Why Did The Woolly Mammoth Disappear?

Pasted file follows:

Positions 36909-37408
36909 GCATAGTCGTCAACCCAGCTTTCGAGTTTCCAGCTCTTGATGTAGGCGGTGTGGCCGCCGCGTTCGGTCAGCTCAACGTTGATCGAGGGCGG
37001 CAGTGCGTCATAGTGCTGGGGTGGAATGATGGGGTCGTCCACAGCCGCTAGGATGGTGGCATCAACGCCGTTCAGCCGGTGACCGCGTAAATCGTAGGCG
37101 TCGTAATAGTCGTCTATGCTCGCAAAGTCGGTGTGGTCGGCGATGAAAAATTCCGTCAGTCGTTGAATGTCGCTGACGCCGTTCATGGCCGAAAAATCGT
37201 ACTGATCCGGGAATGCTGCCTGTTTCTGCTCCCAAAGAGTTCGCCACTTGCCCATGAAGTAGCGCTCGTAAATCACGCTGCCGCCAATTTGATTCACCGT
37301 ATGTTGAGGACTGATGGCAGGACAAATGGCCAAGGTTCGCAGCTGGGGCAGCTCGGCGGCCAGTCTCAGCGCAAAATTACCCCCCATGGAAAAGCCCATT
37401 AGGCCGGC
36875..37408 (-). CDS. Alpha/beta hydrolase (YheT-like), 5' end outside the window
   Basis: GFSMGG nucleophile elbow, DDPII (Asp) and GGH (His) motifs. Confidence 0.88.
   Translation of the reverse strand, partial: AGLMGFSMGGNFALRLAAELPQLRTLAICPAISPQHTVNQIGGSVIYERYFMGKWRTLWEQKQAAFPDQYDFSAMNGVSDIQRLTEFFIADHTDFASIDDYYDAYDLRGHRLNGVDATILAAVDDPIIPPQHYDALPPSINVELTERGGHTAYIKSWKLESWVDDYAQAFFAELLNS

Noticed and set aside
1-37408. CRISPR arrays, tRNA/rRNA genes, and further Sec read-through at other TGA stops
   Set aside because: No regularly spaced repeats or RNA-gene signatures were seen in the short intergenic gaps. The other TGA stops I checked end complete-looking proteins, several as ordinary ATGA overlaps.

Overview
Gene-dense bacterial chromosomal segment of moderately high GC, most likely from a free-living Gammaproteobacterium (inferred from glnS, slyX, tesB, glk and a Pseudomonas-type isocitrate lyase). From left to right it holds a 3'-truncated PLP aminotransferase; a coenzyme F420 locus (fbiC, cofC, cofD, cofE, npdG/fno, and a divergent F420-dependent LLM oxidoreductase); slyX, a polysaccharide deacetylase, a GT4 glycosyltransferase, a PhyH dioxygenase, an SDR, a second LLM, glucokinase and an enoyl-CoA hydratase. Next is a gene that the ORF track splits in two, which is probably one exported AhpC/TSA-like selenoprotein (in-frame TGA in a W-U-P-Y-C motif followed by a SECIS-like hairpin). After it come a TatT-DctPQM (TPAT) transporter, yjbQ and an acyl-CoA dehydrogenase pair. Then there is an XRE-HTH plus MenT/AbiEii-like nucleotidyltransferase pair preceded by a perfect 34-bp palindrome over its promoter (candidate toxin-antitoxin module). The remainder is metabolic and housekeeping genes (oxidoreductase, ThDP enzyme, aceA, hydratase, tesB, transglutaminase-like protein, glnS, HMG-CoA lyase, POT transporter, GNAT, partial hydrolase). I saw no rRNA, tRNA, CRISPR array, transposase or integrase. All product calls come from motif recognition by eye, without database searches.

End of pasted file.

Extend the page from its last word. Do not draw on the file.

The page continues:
During the last ice age – some 100,000 to 15,000 years ago – woolly mammoths were widespread in the northern hemisphere from Spain to Alaska. Due to the global warming that began 15,000 years ago, their habitat in Northern Siberia and Alaska shrank. On Wrangel Island, some mammoths were cut off from the mainland by rising sea levels; that population survived another 7000 years. The last mammoths died out 4,000 years ago. Isolated habitat and extreme weather events, and even the spread of prehistoric man may have sealed the ancient giants’ fate. A study, published in the ‘Quaternary Science Reviews’ shows how isolated small populations of large mammals are particularly at risk of extinction due to extreme environmental influences and human behaviour. An important takeaway from this is that we can help preserve species by protecting the populations that are not isolated from one another.

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